A Melrose man serving in one of the first tanks in World War One

In the run up to Armistice Day and the commemoration of a century since the end of World War One I’ve been adding more information to my list of Melrose servicemen.

Thanks to Stephen Pope I’ve received detailed information about the war service of William Sinclair Barrie, a Melrose grocer, who served in one of the first tanks to see action on 15 September 1916 near Delville Wood at the Battle of the Somme.

William was born in 1897 at Berwick-upon-Tweed, son of Matthew Barrie and Margaret Bruce Sinclair. The family lived for a while at Lundin Mill in Fife, but by 1911 were living in the High Street on Melrose, where Matthew had a grocer’s shop.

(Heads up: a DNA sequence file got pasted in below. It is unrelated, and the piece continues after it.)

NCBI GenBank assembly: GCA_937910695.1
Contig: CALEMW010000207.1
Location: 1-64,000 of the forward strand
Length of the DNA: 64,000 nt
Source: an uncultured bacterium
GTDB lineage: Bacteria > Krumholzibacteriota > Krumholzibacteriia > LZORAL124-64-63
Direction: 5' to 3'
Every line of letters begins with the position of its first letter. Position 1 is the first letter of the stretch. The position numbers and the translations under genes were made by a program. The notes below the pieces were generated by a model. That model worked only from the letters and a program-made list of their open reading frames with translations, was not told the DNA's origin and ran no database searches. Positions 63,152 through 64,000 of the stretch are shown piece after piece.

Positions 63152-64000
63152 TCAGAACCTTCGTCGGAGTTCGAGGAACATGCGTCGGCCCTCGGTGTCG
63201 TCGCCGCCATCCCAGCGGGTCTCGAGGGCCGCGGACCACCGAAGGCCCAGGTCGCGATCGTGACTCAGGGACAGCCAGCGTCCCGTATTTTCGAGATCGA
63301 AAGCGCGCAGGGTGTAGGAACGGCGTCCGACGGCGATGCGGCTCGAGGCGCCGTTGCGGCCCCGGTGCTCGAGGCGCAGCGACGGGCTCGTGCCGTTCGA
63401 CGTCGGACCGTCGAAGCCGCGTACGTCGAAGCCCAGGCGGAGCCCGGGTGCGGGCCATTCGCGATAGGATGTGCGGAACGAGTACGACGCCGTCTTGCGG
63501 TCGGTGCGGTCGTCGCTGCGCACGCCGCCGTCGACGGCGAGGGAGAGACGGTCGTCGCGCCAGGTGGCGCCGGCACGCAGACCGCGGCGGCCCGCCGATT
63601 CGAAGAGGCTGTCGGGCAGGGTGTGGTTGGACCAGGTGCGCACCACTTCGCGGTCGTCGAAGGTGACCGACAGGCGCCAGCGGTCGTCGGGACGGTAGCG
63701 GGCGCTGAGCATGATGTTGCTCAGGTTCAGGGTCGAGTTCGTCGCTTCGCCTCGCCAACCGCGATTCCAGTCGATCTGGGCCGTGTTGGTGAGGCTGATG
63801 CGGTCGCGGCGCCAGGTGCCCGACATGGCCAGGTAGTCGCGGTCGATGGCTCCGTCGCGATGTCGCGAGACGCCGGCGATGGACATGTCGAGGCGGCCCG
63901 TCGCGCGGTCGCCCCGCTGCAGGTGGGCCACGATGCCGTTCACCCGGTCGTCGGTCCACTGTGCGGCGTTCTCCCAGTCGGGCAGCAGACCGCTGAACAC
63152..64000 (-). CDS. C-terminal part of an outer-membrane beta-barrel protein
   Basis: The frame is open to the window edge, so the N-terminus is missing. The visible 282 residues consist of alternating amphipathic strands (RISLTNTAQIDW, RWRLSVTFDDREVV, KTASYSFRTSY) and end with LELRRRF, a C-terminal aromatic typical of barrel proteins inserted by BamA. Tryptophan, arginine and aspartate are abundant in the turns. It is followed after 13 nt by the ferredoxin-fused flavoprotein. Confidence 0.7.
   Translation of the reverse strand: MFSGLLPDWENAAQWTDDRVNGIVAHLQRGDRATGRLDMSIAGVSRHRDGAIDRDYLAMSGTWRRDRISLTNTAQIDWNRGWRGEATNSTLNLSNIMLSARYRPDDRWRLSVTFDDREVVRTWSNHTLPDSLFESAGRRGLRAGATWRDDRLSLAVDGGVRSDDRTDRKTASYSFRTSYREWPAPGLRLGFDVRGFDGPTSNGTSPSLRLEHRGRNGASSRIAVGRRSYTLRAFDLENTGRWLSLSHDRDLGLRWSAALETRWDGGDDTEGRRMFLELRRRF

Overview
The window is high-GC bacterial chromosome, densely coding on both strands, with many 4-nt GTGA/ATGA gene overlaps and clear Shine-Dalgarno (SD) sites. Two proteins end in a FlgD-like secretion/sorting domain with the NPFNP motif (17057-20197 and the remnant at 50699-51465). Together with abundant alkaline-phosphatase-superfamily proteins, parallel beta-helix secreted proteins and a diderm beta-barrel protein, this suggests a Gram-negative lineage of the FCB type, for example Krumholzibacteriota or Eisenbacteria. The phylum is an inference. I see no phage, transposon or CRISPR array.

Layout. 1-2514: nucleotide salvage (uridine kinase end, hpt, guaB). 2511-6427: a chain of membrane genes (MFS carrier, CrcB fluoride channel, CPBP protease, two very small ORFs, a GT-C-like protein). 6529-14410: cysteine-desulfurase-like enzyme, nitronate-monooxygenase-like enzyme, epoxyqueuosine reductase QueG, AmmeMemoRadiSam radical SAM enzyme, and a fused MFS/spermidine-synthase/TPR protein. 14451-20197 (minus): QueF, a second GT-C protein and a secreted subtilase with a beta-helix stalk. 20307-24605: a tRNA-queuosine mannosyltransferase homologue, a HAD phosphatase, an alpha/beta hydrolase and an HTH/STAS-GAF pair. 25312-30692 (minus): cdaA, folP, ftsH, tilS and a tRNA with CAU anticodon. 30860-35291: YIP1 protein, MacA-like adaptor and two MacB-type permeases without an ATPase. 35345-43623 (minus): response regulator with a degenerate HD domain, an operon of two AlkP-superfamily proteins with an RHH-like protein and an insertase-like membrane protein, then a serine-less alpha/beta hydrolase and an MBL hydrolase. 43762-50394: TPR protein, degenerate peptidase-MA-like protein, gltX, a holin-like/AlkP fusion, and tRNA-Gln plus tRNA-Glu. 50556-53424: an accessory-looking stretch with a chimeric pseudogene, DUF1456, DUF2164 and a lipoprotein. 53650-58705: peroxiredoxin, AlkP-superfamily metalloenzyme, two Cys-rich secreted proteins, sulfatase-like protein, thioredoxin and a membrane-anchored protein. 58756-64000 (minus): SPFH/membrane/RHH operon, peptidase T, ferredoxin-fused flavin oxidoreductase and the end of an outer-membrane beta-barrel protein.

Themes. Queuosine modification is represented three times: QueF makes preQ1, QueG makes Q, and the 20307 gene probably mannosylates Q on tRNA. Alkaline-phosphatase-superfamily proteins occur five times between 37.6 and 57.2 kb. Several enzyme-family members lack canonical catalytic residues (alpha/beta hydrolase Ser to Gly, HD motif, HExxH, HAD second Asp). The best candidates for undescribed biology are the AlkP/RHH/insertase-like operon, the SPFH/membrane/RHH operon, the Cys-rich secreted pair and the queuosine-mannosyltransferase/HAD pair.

William enlisted in November 1915, and joined the Motor Machine Gun Service. In early June 1916 he was transferred to a secret training centre to train men in operating tanks. He arrived at the Somme Battlefield on 10th September 1916, moving to the north of Delville Wood on the night of 14th September, ready for the tank attack on the village of Flers. Over the coming days William would be wounded several times. Later he served with the 4th Battalion Tank Corps.

After the war William returned to Melrose, ultimately taking over his father’s grocery shop, and marrying Margaret Burnett Lawson at Galashiels in 1928, and later Christine Williamson Steedman in 1953.

William died at Melrose in 1953 aged 57.

Author: vivdunstan

Academic historian, genealogist, former computer scientist, and Doctor Who fan.

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